Charging Bull – One Giant Christmas Present

The Charging Bull, representing a rising market, is one of the most easily recognizable symbols of Wall Street.

The Charging Bull was created by sculptor Arturo Di Modica in his Soho studio on Crosby Street. Conceived by the sculptor as an antidote for the sour mood caused by the 1987 stock market crash known as Black Monday, the Bull was to represent resilience, hope, and strength and stand directly in front of the mighty New York Stock Exchange.

The Charging Bull by Arturo Di Modica

In order to place a gigantic piece of guerilla art on New York City streets without an official city permit, Di Modica and his team had to conduct the operation in a most clandestine fashion. According to the plan, a flatbed track carrying the Bull was to arrive at night so that the sculpture could have been unloaded in front of the New York Stock Exchange in complete secrecy. The area was patrolled by police in regular intervals of five to six minutes, giving the team four-and-a-half minutes to drop the Bull at the location. Everything would have gone smoothly if it weren’t for a large Christmas tree installed the very same night right in front of NYSE. With the tree blocking the way and time being of essence, Di Modica creatively adapted to the new situation by placing the Bull under the tree as if it were a Christmas present to the city.

Imagine the excitement when New Yorkers stumbled upon this gigantic present the following morning. Crowds of enthusiastic onlookers surrounded the Bull and the media had a field day. But the police were not amused, and promptly impounded the Bull. Despite the speedy removal by authorities, the public outcry which followed convinced the city to return the Charging Bull to its public. It was then placed in its present location at Bowling Green. 

A view of Bowling Green Park Park with the Bull

The Charging Bull has become a symbol of Wall Street and a kind of talisman for Wall Street brokers, who rub the Bull’s nose for good luck on the way to the office. This tradition developed further, as described in a 2004 New York Times article: “Passers-by have rubbed—to a bright gleam—its nose, horns and a part of its anatomy that, as Mr. Benepe put it gingerly, ‘separates the bull from the steer.’”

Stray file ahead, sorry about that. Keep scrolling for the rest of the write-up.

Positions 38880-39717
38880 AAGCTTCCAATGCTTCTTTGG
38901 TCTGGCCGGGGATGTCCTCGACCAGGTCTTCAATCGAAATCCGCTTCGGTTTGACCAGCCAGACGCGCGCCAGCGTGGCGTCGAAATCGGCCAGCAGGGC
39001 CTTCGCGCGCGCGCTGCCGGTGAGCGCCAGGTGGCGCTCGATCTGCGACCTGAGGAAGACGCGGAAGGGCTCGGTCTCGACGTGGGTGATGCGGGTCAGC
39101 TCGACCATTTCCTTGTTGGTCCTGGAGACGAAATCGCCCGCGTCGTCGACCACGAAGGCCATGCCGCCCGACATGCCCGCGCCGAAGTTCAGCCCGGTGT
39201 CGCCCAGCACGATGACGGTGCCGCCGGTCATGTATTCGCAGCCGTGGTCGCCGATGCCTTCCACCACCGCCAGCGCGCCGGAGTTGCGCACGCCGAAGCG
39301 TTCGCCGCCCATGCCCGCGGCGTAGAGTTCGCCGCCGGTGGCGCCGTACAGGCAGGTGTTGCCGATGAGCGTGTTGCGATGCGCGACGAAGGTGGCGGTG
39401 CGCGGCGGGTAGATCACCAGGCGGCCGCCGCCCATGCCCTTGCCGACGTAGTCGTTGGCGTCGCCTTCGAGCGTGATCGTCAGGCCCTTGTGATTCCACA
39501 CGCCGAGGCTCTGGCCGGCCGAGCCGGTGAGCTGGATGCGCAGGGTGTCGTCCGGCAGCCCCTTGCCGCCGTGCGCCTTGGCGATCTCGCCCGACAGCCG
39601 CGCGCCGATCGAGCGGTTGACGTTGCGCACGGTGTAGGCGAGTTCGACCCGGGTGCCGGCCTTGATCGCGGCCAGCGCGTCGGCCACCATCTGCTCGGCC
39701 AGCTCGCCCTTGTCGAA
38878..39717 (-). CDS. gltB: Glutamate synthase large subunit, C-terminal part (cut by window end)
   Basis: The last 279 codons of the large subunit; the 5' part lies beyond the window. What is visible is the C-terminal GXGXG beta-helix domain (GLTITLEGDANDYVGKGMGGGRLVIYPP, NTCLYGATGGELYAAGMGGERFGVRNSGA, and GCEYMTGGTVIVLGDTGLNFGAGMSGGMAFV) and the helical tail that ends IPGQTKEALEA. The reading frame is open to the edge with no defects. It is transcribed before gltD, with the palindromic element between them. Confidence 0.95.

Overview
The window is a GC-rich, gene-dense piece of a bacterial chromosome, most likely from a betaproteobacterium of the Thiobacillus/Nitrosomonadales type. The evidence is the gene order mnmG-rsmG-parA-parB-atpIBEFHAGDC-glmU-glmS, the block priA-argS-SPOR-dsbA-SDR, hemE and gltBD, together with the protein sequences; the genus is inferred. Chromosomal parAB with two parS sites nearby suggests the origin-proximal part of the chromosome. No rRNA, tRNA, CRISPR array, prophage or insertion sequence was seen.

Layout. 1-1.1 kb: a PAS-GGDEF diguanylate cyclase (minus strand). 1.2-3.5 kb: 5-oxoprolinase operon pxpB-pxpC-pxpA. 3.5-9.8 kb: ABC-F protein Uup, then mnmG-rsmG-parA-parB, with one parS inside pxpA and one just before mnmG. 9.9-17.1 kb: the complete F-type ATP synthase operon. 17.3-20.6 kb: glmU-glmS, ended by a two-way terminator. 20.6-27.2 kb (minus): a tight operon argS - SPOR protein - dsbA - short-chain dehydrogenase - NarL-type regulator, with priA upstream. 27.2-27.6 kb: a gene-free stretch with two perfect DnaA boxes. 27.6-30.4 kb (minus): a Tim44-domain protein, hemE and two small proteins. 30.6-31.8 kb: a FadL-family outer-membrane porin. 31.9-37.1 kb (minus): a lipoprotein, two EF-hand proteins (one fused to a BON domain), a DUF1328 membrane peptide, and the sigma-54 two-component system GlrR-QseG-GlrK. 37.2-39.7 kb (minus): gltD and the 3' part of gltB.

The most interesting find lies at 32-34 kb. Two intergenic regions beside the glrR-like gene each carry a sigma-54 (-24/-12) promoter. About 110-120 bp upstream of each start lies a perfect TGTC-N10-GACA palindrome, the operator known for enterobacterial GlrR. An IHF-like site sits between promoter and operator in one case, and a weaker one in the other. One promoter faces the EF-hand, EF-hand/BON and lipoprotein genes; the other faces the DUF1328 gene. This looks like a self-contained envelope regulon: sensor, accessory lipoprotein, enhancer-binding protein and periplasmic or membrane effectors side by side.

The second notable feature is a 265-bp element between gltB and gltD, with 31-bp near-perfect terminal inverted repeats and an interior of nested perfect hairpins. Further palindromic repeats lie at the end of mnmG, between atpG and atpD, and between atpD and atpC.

Although the Charging Bull is now one of New York City’s most visited attractions, the city never bought it. For this reason it’s technically still a temporary exhibit! Sitting in its location since 1989, it is probably the longest temporary exhibit ever. Since the Bull has never gone through the Public Design Commission’s approval process for permanent works as required by the City Charter, the city has no contract or formal ownership of the monument and subsequently bears no responsibility for upkeep or repairs of the statue.

Representing the mighty institution of Wall Street, the Charging Bull has been known to provoke righteous fury. The latest incident (2019) involved a Texas man who attacked the Bull with an imitation metal banjo, leaving the beast with a gash under its right horn. Since the city does not own the statue and has no responsibility for its upkeep, Di Modica himself flew to New York from Sicily to administer the repairs.

Representing financial might, the Bull weighs over three-and-a-half tons. Perhaps the fact that the Bull’s skin is less than an inch thick represents the market’s vulnerability….

  • Location: Beginning of Broadway, in front of Bowling Green Park
  • Built: 1987
  • Sculptor: Arturo Di Modica
  • Weight: 7,000 pounds 
  • Cost: $360,000

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